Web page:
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COMPETITION VS. COMPENSATION. Japanese baseball player Shohei Otani of the Nippon Ham Fighters dashes to first base after hitting a grounder in the first inning of a game against the Orix BlueWave in Osaka, western Japan, in this April 8, 2017 file photo. Otani is expected to move to Major League Baseball in 2018. (Yohei Fukuyama/Kyodo News via AP, File)

From The Asian Reporter, V27, #18 (September 18, 2017), page 8.

Otani likely to sign with MLB in costly move

By Jim Armstrong

The Associated Press

TOKYO ó Shohei Otani is likely to leave Japan and sign with a Major League Baseball (MLB) team after this season, multiple reports in Japanese media say, a move that would cost the 23-year-old pitcher and outfielder more than $100 million.

In his fifth season with the Nippon Ham Fighters, the reigning Pacific League MVP is prized as both a pitcher and hitter. But under restrictions in MLBís new collective bargaining agreement, his signing bonus would be limited to about $3 million to $4 million, a fraction of the $155-million, seven-year deal that pitcher Masahiro Tanaka received from the New York Yankees before the 2014 season. Otani would have to wait until after the 2019 season to receive a comparable deal in MLB.

"I think he wants to compete against the best, and I think thatís great," New York Yankees manager Joe Girardi said. "I think thatís whatís in every competitorís heart. They want to match up against the best to see how they fare."

Under the MLB labor contract agreed to last November, Otani is defined as an international amateur because he is not 25 years old and does not have six years of service in any professional leagues. Because of that, he must sign a minor league contract to enter MLB, an amount subject to a teamís signing bonus pool.

MLB teams are prohibited from circumventing the restrictions, such as with an unannounced agreement for future seasons, and would receive harsh punishment if caught by the commissionerís office. Because of that, Otani has economic incentive to wait two years before leaving for MLB. He would then be considered a professional.

If Otani is made available under the posting system agreement between MLB and the Nippon Professional Baseball, the maximum a team could bid is $20 million, and if the $20 million is accepted, all teams bidding that amount would be eligible to sign him.

In the signing period that began July 2, 12 teams are prohibited from giving signing bonuses of more than $300,000 as penalties for exceeding their bonus pools under the previous labor deal: Atlanta, the Chicago Cubs and White Sox, Cincinnati, Houston, Kansas City, the Los Angeles Dodgers, Oakland, St. Louis, San Diego, San Francisco, and Washington.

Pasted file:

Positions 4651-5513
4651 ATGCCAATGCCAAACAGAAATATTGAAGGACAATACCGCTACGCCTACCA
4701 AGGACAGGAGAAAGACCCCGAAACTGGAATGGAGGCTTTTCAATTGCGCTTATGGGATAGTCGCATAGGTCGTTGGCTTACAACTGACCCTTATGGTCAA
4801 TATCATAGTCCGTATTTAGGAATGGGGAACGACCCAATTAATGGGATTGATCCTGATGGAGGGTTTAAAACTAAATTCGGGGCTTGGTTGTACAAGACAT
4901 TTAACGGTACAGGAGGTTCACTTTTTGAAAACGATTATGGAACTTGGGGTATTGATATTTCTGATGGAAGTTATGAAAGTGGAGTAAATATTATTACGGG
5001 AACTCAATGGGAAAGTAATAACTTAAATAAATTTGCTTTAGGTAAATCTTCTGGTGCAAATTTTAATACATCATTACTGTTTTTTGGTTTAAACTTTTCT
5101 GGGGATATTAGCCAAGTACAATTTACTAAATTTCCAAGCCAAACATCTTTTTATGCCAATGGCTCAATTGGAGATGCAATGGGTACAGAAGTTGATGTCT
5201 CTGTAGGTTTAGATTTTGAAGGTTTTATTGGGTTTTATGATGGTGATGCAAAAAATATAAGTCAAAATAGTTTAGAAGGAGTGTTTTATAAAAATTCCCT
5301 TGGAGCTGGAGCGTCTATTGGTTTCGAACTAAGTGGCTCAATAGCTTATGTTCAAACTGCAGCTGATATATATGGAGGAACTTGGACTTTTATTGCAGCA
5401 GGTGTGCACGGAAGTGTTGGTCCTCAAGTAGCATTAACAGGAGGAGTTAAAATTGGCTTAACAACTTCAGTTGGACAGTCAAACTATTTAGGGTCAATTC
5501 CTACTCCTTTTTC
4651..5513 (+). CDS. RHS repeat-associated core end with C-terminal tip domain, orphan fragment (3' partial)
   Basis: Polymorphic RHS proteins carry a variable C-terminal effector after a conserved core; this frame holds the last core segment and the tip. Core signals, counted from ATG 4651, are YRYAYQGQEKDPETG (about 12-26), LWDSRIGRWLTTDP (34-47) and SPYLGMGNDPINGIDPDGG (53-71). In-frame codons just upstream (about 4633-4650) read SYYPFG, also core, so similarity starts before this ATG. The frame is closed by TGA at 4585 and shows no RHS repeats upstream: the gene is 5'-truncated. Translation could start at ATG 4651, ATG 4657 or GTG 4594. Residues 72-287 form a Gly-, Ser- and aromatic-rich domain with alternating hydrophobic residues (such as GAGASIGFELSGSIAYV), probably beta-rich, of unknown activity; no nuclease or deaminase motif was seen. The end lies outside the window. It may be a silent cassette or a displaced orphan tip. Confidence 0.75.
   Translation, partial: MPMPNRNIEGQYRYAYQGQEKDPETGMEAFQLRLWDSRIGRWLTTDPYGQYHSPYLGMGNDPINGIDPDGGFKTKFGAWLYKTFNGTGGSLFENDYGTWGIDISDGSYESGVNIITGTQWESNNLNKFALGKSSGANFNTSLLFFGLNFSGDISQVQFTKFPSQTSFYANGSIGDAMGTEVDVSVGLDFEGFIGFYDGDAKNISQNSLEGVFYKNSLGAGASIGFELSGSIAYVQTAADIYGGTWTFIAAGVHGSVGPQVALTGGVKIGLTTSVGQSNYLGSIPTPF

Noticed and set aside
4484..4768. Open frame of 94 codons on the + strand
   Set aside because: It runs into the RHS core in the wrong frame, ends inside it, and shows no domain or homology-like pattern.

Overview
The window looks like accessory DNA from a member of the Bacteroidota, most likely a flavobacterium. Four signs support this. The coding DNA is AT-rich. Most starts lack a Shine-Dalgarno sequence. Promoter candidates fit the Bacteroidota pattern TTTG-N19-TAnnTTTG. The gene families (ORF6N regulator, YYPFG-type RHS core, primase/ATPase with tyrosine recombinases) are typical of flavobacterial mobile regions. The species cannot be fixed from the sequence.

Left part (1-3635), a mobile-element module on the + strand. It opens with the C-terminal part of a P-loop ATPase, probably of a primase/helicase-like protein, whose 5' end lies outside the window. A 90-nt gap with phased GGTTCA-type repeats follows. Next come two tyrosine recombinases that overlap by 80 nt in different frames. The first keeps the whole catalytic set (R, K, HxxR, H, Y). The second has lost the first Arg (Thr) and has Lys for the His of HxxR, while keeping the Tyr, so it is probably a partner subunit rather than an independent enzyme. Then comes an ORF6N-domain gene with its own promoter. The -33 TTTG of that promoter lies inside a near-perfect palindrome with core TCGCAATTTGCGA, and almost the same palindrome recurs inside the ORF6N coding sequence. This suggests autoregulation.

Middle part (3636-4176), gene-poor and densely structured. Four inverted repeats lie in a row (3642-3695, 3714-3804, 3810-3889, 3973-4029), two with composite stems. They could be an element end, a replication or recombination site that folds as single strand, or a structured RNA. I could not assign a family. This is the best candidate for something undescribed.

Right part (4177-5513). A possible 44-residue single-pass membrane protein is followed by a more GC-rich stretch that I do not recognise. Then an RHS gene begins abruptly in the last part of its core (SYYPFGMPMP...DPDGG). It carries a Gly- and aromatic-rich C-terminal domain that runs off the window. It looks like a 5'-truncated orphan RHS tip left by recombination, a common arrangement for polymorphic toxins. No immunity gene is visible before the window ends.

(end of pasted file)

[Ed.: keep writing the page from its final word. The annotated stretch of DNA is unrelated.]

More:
Teams start with a signing bonus pool of $4.75 million to $5.75 million and can trade allocations and acquire them in amounts totalling up to 75 percent above their original figure. Many already have spent significant amounts on Latin American amateurs.

Only eight clubs as of now have the ability to give a signing bonus of more than $1 million through next June: Texas ($3,535,000), the New York Yankees ($3.25 million), Pittsburgh ($2,266,750), Minnesota ($1,895,000), Arizona ($1,867,500), Miami ($1.74 million), Detroit ($1,072,000), and Seattle ($1,057,500).

If added to an active big-league roster, Otani would receive a 2018 salary at or just above the major-league minimum of $545,000. He would not be eligible for salary arbitration until after the 2020 season and for free agency until after the 2023 season. Any long-term contract later agreed to would be scrutinized by MLB.

Otani has a 39-15 record with a 2.60 ERA and 601 strikeouts in 522 1/3 innings, and a .286 batting average with 47 homers and 163 RBIs. He has been limited to 51 games this season by thigh and ankle injuries, and he has pitched just twice for the Ham Fighters this season.

"Heís definitely intriguing," Girardi said. "Could a guy pitch and DH some? I think itís possible, I do. I think youíd be concerned a little bit maybe the day before his start, but it does create a unique situation where if heís able to DH, it kind of opens up another spot on your roster. So to me, times if you needed to go to a six-man rotation, it becomes a lot easier with the spot open."

AP Baseball Writer Ronald Blum in New York contributed to this report.

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